Ice and fire forge a reservoir for life on Mars
Where volcanoes meet glaciers, lakes often form. This happens in many places on Earth and in at least one place off it: Arsia Mons, Mars.
Arsia Monsis one of the largest mountains in the solar system. Wispy water-ice clouds gather near its peak during the Martian afternoon. While it is only the third tallest volcano on Mars, Arsia Mons is 300 km (186 miles) wide and twice as tall as Mount Everest. If Mount Everest were to suddenly erupt today, some of the vast glaciers on its surface would melt producing floods, lakes and debris plains. We now have reason to believe this is exactly what happened on Mars when Arsia Mons was active 200 million years ago.
The evidence for these events lies along the northwest flank of the volcano. Fan-shaped-deposits (FSDs) seen by the Mars Reconnaissance Orbiter bear a striking resemblance to alluvial deposits. Such deposits are found on Earth in Death Valley, in the mountains of France, and in many places prone to flash-flooding or glacial melting. In 2012, the Mars Curiosity rover found fluvial deposits in the Gale crater. In a recently published study Kathleen Scanlon and her colleagues at Brown, Boston University, and Lancaster University in the UK showed how the FSDs and other geologic features seen near Arsia Mons are best explained by glacial deposits and enormous quantities of water.
"The term 'fan shaped deposit' usually refers to the whole glacial deposit, which was mostly created by ice that was frozen to its bed," said Scanlon, "While we think all the glaciovolcanic edifices in the FSD had englacial lakes surrounding them, the outflow channels at the northwestern edge of the deposit are the only evidence we have for the flow, per se, of large quantities of water here."
On Earth, lava that erupts beneath a glacier leaves behind traces similar to what we see when we look at the surface of Mars. Here, lava flowing under a glacier is rapidly cooled into jagged volcanic rock. In the Arsia Mons region of Mars, there are such ridges and mounds. The Arsia Mons region also features pillow lava formations: puffed-up looking patches of soil appear on Earth when lava flows through water.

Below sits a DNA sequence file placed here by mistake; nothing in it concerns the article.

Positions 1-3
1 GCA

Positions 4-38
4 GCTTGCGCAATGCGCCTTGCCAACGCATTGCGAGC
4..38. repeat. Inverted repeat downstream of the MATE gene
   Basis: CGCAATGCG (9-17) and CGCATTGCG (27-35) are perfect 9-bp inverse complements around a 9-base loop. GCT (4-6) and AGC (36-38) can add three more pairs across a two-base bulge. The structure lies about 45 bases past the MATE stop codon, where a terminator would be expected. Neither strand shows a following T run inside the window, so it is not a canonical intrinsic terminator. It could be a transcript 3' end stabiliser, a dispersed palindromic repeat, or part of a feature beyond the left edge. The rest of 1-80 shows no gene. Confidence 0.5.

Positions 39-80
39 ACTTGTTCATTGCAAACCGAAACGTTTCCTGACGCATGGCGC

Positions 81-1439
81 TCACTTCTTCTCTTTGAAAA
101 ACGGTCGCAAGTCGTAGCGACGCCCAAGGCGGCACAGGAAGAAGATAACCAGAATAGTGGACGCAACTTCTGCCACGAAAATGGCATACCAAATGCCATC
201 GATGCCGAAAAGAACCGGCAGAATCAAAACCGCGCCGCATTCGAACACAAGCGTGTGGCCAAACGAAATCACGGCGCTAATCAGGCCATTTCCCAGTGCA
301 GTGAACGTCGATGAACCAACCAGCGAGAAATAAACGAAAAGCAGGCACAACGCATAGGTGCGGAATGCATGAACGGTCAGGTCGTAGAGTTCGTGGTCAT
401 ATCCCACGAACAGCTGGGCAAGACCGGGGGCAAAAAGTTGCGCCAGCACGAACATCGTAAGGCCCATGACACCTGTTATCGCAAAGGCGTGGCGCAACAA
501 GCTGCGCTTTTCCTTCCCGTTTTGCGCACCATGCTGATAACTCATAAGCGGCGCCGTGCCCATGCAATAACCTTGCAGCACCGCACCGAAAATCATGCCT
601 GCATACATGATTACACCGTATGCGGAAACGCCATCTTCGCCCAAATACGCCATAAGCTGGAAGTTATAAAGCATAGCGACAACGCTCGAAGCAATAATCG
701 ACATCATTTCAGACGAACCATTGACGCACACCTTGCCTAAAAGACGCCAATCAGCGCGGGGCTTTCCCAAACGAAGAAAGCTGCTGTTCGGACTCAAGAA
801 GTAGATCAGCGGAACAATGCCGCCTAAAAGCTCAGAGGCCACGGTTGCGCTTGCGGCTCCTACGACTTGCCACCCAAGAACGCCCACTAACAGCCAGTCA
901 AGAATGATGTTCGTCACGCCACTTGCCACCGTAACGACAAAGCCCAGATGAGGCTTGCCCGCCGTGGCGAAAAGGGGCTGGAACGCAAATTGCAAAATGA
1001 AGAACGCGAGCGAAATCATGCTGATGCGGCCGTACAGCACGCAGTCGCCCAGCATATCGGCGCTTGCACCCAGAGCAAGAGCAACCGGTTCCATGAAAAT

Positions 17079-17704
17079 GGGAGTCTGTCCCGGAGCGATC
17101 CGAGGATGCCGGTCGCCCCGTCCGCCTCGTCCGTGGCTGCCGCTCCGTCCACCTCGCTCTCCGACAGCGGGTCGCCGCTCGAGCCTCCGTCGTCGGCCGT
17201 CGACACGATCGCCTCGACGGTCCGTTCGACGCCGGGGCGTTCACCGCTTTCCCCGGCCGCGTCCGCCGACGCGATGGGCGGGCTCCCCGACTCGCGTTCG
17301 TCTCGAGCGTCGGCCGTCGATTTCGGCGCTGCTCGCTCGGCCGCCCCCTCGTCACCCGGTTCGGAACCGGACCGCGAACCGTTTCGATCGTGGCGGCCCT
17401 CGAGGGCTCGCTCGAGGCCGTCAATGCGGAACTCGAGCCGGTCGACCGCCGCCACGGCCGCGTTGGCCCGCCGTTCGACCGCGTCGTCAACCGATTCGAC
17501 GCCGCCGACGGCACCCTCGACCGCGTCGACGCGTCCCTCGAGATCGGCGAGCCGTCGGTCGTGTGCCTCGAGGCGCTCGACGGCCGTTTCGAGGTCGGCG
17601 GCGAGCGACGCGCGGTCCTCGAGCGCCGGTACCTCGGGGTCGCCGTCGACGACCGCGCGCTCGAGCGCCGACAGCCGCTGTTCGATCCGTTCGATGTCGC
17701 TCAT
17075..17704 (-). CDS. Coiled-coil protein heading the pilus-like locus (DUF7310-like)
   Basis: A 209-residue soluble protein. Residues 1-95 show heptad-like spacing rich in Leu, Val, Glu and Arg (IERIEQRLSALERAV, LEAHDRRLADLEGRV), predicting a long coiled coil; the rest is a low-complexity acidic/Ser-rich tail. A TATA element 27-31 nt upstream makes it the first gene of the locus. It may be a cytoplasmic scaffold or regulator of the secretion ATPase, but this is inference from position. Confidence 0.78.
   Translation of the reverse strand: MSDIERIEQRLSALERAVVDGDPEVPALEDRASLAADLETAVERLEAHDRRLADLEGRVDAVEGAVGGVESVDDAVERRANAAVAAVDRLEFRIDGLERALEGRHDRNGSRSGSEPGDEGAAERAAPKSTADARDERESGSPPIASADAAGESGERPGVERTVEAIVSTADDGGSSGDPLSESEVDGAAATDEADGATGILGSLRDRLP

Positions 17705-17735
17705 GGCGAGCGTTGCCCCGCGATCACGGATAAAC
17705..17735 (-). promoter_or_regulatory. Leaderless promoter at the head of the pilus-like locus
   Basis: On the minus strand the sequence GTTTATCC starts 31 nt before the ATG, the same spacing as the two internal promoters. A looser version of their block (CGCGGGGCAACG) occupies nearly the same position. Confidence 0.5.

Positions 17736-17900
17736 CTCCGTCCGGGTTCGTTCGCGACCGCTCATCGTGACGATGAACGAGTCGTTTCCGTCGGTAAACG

"Pillow lava formations are just lava flows that form thick 'blob' shapes when water-either from melted glacial ice or at the bottom of an ocean-rapidly 'freezes' the lava at its edges," said Scanlon.
Scanlon and colleagues also found what might be an outwash plain from a massive outpouring of glacial water. In Iceland, where volcanoes are covered in glaciers, the world "jökulhlaup" means "glacier outburst floods". A jökulhlaup, or something that looks like one, was found in a region below where the volcano would have been burning beneath the glacier.
Most importantly for habitability, the recent paper maintains that the heat from the volcano would have liquified parts of the glacier into large lakes.
Estimates set the volume of the melted glacial deposit on Arsia Mons to hundreds of cubic kilometers. 100 cubic kilometers comes out to about 40 million Olympic-sized swimming pools. If that amount of water were organized into two lakes, each lake would have been approximately 30% the size of Lake Tahoe, the second deepest lake in the US.
It is estimated that these lakes persisted beneath the glacier on the northwestern slope of Arsia Mons for hundreds if not thousands of years.
On Earth, mirco-habitats exist in such glaciovolcanic lake environments. While the glacial lakes on Mars may or may not have persisted long enough for life to evolve de novo, life already present in the area or on the surface may have found refuge in these lakes in the not-so-distant past.
"The exciting thing about glaciovolcanic lakes in the Arsia Mons FSD is that they are very recent, geologically speaking," said Scanlon, "If life formed long ago on Mars and managed to survive at the surface in some dormant form and then colonize environments like these, these environments would have provided some of the few chances in recent times for life to flourish."
This find is an even more interesting prospect in light of the fact the Arsia Mons volcano may be dormant rather than extinct. Either way, according to Brown geologist Jim Head, there may be residual ice from that time remaining in the Arsia Mons region.
"Remnant craters and ridges strongly suggest that some of the glacial ice remains buried below rock and soil debris," said Head. "That's interesting from a scientific point of view because it likely preserves in tiny bubbles a record of the atmosphere of Mars hundreds of millions of years ago. An existing ice deposit might also be an exploitable water source for future human exploration."
If these calculations are correct, these Arsia glaciovolcanic geologic features were created only hundreds of millions of years ago. Any life already extent could have found shelter there between the fire and the ice. Evidence of such may remain in the ice itself or the rock of Arsia Mons, making this region an excellent target in the search for life on Mars. If this especially true if evidence of life is unearthed in the Gale Crater, which is billions of years old.
Said Scanlon, "If signs of past life are ever found at those older sites, then Arsia Mons would be the next place I would want to go."